Hawaiian and Chinese Cultures: The Common Threads

Photo of Hawaiian and Chinese Cultures: The Common Threads by Leo

Hawaii and China may be 6,000 miles apart and 12 hours away from each other, but they have a lot of things in common. Both cultures highlight oneness with nature, observance of traditions, respect for ancestors and the elders, and love of family and community.And so for the Chinese who have decided to move to the Aloha State,it is easy to feel right at home.

In ancient Hawaii societies, kapu, or the code of conduct, served as a guide for social policy, law, and lifestyle. The Hawaiians honored gods, demigods, and ancestral mana, and forces of nature were personified and worshipped. The list includes Pele, the Goddess of Fire, Lono, the God of Peace and Growth), and Maui, the Sun God. There was always an emphasis on the relationship of man with nature,but perhaps more importantly, the congruence of mind and heart.Prayers and rituals thus formed an essential part of community life in Hawaii.

Similarly, ancient Chinese beliefs revolved around being one with nature, and the idea of a universal force inhabiting all living beings. Under Taoism, there is the concept of yin and yang and the importance of maintaining balance and harmony of all elements. Confucianism, on the other hand, puts great value on honor and morality, respect, and reverence. Finally, Buddhism promotes respect for the elders, kindness and compassion for other creatures, and the wholehearted acceptance of change.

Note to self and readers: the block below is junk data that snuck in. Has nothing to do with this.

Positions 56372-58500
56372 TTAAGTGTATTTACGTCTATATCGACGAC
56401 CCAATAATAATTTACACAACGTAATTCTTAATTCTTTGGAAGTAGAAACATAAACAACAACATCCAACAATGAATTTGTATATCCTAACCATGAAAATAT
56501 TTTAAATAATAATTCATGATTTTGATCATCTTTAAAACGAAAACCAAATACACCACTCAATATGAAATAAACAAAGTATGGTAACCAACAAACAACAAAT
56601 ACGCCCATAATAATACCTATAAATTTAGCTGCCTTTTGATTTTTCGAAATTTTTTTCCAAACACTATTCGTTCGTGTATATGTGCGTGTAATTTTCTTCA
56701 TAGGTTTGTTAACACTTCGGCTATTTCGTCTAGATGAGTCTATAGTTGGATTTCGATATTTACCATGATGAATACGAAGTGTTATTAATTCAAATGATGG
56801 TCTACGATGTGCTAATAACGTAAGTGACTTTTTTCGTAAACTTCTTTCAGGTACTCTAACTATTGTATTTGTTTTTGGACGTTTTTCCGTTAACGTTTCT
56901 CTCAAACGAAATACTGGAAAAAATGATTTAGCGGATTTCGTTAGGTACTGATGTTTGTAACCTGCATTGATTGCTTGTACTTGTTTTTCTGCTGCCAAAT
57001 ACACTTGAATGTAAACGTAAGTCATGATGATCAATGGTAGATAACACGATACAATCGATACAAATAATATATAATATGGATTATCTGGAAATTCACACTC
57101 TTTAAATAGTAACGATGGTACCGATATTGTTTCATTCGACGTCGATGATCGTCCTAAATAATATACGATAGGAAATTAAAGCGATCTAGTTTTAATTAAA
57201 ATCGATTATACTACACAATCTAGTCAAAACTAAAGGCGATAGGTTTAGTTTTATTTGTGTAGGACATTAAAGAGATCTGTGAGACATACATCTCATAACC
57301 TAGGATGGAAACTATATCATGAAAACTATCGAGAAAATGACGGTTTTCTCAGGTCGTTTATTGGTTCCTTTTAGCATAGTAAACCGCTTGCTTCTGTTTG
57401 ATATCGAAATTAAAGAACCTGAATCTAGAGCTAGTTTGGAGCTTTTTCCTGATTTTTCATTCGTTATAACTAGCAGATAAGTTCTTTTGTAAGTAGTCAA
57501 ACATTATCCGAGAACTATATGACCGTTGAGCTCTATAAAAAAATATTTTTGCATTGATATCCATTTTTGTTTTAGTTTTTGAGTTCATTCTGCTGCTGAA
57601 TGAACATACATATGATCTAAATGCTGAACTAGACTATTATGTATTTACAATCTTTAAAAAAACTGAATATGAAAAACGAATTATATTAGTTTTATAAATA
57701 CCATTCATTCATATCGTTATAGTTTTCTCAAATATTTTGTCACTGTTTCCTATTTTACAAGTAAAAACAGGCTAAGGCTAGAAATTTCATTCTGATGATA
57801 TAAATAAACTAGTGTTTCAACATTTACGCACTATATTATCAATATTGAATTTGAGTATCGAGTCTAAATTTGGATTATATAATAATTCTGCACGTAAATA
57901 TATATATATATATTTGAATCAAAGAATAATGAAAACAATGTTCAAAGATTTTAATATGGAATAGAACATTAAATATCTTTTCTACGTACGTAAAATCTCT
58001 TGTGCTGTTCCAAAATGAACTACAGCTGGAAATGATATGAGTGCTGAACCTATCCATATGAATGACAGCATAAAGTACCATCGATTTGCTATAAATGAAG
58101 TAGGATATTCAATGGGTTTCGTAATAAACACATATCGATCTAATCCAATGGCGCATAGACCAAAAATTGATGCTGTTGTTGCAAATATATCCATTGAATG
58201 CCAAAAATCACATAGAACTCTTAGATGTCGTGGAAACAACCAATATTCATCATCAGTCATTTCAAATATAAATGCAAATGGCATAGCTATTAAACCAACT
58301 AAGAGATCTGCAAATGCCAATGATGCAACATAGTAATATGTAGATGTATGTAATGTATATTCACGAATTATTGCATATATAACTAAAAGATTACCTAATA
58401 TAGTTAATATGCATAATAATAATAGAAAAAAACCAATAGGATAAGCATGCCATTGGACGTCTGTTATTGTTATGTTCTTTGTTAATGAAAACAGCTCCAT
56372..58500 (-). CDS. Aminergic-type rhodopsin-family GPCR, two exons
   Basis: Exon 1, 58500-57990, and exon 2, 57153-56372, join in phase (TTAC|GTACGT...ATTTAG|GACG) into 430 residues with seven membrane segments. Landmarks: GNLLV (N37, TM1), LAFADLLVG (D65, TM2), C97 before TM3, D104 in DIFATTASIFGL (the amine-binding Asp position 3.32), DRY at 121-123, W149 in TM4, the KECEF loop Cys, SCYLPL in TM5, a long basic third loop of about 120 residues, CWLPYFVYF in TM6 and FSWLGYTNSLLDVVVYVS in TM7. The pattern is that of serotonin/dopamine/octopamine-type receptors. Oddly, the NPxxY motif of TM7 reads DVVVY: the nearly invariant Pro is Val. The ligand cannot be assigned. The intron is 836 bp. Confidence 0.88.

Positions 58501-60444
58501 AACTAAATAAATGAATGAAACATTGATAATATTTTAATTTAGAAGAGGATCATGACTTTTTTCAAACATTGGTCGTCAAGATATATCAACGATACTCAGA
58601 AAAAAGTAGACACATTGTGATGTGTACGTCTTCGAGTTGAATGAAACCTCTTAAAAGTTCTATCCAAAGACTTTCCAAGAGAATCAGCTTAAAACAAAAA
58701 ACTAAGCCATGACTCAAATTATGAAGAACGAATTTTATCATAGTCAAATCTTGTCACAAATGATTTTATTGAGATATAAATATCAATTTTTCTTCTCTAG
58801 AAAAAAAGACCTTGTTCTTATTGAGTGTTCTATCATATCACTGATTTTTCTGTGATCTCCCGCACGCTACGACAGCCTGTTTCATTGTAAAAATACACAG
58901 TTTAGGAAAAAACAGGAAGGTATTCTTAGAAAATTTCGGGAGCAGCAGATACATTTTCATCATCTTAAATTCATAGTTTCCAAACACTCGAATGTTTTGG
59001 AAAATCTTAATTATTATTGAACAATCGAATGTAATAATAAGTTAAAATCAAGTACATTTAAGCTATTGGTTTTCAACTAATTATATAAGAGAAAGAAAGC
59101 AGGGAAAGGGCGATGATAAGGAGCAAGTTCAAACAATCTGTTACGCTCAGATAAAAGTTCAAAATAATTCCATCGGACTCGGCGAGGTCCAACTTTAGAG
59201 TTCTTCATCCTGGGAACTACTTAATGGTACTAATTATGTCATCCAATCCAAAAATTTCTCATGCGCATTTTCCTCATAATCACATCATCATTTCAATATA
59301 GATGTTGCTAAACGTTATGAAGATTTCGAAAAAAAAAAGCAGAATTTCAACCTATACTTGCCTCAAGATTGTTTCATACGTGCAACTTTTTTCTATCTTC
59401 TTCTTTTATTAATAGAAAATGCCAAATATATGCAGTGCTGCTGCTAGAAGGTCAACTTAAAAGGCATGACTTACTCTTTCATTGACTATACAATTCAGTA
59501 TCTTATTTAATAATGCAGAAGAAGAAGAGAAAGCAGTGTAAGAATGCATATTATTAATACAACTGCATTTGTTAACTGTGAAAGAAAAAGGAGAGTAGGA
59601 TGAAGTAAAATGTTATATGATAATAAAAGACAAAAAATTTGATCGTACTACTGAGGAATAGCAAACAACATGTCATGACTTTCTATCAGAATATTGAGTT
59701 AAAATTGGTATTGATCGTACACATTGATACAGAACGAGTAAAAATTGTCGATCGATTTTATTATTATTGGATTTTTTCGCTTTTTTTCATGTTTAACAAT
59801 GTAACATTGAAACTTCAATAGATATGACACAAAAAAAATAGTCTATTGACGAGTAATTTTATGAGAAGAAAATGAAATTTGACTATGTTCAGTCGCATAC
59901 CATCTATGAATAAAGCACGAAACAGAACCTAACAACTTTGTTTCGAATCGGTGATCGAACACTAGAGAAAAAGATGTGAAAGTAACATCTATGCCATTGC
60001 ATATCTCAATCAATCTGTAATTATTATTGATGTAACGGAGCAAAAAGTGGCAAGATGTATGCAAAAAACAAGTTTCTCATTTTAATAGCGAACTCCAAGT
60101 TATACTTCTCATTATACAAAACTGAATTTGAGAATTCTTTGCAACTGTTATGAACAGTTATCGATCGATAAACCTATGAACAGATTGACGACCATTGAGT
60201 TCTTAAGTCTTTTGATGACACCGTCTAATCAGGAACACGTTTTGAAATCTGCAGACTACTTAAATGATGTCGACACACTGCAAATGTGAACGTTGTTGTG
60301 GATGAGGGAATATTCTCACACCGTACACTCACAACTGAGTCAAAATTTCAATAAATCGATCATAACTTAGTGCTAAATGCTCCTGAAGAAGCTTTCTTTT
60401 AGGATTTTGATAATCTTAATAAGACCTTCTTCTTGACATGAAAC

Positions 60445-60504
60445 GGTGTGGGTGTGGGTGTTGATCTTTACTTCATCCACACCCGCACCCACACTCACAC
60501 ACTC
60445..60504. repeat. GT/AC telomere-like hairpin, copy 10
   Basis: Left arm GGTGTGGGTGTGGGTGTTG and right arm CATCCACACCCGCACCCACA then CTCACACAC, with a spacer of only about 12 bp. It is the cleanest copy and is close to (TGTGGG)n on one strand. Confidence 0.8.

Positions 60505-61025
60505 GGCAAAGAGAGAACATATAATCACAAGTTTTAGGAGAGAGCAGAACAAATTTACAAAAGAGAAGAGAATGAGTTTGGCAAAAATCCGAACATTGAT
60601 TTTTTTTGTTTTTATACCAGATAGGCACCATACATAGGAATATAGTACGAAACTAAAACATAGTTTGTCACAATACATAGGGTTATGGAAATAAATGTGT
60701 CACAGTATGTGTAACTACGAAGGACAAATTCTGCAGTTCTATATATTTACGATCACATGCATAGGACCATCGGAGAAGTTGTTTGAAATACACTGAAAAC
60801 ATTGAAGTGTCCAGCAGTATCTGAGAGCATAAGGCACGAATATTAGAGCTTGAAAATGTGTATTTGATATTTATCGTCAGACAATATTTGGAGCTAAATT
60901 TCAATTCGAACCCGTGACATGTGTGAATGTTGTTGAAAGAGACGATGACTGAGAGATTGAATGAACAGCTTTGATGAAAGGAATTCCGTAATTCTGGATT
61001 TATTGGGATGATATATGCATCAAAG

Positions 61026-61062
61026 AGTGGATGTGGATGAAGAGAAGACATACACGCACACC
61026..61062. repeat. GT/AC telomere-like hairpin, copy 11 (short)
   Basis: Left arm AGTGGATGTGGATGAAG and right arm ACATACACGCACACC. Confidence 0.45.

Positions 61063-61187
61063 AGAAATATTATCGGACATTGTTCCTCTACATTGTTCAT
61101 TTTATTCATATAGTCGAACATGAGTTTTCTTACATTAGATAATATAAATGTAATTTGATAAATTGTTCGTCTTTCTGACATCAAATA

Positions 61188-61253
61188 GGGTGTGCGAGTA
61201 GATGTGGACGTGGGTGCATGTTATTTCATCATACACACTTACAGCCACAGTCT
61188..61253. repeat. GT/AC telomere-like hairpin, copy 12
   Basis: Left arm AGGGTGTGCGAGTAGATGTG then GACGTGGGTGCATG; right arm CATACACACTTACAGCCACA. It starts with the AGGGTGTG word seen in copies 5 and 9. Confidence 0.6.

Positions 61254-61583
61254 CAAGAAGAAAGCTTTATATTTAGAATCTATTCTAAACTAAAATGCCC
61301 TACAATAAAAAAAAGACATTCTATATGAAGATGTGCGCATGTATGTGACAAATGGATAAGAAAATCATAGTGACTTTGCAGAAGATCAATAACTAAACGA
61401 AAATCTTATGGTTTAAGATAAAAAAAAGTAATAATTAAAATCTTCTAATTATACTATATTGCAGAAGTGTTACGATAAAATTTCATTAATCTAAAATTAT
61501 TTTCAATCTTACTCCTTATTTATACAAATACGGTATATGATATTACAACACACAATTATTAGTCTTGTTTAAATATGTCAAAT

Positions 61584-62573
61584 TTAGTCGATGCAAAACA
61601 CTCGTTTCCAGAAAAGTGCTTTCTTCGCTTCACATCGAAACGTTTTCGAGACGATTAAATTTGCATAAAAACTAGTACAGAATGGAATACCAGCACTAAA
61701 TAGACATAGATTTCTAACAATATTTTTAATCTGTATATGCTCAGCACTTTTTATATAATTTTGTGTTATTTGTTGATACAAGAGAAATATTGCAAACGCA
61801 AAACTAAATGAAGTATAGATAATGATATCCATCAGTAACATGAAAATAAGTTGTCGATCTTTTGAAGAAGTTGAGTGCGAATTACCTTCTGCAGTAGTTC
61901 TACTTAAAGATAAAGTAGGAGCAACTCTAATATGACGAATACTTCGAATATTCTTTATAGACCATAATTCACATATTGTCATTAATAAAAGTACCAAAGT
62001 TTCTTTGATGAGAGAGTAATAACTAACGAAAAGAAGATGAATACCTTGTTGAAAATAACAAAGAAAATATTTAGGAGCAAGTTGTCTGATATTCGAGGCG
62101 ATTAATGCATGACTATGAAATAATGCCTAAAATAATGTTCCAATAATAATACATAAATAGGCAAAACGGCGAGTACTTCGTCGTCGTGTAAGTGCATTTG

In adhering to their faith and beliefs, both the Hawaiians and the Chinese employ music, instruments, and movement. The resulting dance rituals are less of an art form and performance, and more of a means of communication and worship. Examples of ancient Chinese dance include the Yunmen Dajuan, for the veneration of the sky; Daqing, for the veneration ofthe sun, moon, stars, and seas; and Dawu, for honoring the ancestors.

Meanwhile, the famed hula of Hawaii is a way to connect with the land and the gods. It comes in the old version (Hula Kahiko), which is accompanied by chanting and traditional instruments, and the contemporary – and more Western – version (Huala Auana), which is accompanied by singing, as well as musical instruments like ukulele and guitar. But in both forms, a story unfolds with every hand gesture, a sway of the hips, a footstep, or a shift in weight.

Furthermore, Hawaiian neighborhoods populated by the Chinese have since adopted many Chinese traditions, including the celebration of festivals. During Chinese New Year, for example, these communities host festivities, marked by the lion dance, and a lot of eating together. New homes or businesses may also be blessed by a Kahu (Hawaiian priest), and lei or food offerings are encouraged, to foster good luck. In these places, Chinese influence in the community would be evident in the food, clothing, art, business, and many other facets of life.

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